Ignore the Linux hype, creator urges
April 20, 1999
by Nancy Weil
(IDG) -- Linux is gaining in popularity not because of the hype surrounding it, but "because it does what people want it to do," the operating system's creator, Linus Torvalds, said to a standing room-only crowd here today.
Torvalds urged the Comdex/Spring '99 trade show crowd of about 500 Linux enthusiasts to stay true to the roots of the open-source environment he champions: "Don't get too caught up in the hype .... Things get way overhyped so that sometimes when something new and real comes along, it's dismissed because of the hype."
His keynote address was moved to a larger room because it was expected to lure a sizable crowd, but it seemed clear that the Linux Global Summit, which his speech kicked off, will need a bigger venue in years to come, particularly given that Torvalds only half-jokingly predicts that Linux will achieve operating system world domination "about next year." That Microsoft Corp. and its Windows operating system are the enemy was made abundantly clear.
While Linux may have been created partially for idealistic reasons, there also were quite realistic needs involved in its creation. Torvalds wanted to run Unix on his home computer and couldn't do that, so he decided to modify it for his own use, and one thing led to another.
"I thought how hard could it be," he said of altering Unix. "The only reason it worked out is because I didn't have any idea what I was getting into. If I had, no way in hell would I have done it."
Linux isn't quite ready for small-scale home use by "mom and pop," Torvalds said, adding that he believes that will change within the next three years.
That anyone who chooses to has the power to alter Linux is its beauty, Torvalds said, emphasizing that the licensing agreement for developers of the operating system forces them to share their code. That, in part, will help keep the operating system from fragmenting the way Unix did, he said.
Torvalds isn't worried about fragmentation, and he's not worried about issues such as having Linux ready to run on Intel Corp.'s forthcoming 64-bit architecture. Linux has been running on 64-bit systems for years, said Torvalds, who was greeted by a standing ovation from the full house when he was introduced and another when he finished.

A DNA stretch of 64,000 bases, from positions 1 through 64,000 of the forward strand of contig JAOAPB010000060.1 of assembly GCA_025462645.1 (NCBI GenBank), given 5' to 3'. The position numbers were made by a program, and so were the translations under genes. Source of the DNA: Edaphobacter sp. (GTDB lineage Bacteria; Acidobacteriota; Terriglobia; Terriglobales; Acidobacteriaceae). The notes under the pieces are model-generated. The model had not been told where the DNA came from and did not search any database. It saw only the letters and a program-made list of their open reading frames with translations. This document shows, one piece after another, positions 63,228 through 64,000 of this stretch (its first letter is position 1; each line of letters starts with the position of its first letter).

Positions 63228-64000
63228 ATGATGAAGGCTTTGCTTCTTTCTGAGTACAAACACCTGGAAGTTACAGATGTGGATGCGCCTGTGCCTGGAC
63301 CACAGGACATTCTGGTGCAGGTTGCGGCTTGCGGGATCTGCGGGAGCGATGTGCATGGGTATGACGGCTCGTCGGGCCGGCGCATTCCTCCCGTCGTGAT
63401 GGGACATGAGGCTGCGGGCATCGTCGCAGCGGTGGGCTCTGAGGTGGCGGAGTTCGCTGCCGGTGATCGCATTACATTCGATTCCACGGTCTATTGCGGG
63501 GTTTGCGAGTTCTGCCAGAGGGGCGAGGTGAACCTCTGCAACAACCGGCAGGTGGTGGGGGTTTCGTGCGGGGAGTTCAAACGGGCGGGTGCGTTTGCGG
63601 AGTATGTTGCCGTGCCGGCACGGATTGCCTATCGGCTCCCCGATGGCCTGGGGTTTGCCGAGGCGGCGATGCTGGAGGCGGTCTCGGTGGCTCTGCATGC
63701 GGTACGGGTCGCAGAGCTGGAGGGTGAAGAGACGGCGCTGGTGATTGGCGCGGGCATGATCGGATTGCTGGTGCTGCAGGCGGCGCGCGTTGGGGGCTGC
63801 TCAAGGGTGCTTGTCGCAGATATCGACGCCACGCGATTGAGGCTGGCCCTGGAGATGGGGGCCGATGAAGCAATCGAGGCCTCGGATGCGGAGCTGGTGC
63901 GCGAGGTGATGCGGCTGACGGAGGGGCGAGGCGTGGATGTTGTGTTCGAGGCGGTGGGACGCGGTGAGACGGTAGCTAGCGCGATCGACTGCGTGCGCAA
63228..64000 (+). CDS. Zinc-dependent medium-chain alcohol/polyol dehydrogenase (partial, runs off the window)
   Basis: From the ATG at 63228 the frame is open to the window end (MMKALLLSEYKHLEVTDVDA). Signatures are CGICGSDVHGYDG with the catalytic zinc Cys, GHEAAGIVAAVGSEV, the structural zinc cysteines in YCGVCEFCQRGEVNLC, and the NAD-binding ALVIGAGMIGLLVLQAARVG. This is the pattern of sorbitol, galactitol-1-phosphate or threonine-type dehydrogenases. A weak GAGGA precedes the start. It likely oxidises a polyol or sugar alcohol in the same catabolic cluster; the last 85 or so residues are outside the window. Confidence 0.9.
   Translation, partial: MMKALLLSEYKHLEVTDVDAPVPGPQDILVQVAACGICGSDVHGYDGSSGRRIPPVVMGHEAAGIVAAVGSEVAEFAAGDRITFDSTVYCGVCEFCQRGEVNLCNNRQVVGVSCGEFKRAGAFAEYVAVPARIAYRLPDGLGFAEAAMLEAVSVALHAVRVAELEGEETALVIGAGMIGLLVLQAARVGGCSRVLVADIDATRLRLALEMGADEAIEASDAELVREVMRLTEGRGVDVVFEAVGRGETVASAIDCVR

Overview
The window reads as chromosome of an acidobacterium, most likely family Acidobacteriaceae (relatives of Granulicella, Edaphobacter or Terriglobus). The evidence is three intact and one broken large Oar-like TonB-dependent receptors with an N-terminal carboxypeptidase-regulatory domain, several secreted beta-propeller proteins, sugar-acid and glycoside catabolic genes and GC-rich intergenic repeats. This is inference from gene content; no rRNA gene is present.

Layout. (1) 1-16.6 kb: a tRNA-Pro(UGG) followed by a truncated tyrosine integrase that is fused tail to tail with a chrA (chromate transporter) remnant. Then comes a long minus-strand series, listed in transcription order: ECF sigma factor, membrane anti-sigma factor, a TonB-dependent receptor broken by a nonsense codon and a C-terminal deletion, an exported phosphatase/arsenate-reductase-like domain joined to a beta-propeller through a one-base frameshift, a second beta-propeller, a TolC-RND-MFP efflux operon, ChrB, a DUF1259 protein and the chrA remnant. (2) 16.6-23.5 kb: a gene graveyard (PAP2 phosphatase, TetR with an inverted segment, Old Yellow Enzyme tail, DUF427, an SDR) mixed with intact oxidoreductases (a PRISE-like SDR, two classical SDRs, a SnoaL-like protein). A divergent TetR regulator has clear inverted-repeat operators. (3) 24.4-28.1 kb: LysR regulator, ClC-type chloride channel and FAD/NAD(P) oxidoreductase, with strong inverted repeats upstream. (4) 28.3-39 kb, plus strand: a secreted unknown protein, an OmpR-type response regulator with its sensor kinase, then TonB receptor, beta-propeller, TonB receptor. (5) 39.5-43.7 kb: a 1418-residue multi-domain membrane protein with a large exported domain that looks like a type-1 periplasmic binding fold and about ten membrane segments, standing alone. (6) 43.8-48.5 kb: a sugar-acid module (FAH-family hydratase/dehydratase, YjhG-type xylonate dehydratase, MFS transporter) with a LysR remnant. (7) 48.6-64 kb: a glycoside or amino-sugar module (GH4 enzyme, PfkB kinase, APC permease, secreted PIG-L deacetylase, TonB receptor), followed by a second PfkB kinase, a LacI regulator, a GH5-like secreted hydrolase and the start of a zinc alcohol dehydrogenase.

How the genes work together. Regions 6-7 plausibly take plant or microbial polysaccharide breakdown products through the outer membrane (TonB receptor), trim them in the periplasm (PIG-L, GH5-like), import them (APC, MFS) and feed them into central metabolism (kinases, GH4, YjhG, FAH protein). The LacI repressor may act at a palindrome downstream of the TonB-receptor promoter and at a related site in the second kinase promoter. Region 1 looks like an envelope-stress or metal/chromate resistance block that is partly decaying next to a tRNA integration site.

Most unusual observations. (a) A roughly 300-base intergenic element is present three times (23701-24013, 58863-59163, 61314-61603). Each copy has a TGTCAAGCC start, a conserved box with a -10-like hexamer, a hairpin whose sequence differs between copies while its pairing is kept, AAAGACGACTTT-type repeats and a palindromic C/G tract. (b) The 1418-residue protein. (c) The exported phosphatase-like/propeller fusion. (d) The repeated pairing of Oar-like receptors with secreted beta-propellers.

The connection he had to the crowd was evident throughout his hour-long talk. He started by encouraging the audience to interact, and they did, shouting questions and making comments. Torvalds said he needs that kind of feedback to continue developing Linux.
Calling himself "the kernel guy," Torvalds said he sticks with technical issues and development and doesn't care about marketing and distribution.
"People are sometimes surprised by how little I know about what's happening in the user space or how little I care, which is one of the strengths of Linux," he said. "Whatever you want to do with it, I don't care. If you want to run a nuclear power plant ..." He stopped talking as the lights flickered and went out, prompting a shout from the crowd: "That was a Windows 2000 demonstration."
Torvalds didn't confine his criticisms to Microsoft. When asked what he thinks of the Java programming language, he said, "I used to be really excited about Java." But the promise of "write once, run anywhere" hasn't been fulfilled, and Java, according to Torvalds, falls into the overhyped category. That's because its creator, Sun Microsystems Inc., "fouled up" in developing the language, he said.
On that note, Torvalds wrapped up his talk by noting that he was surprised by how many people showed up to hear him. Then he stuck around to chat and sign autographs.
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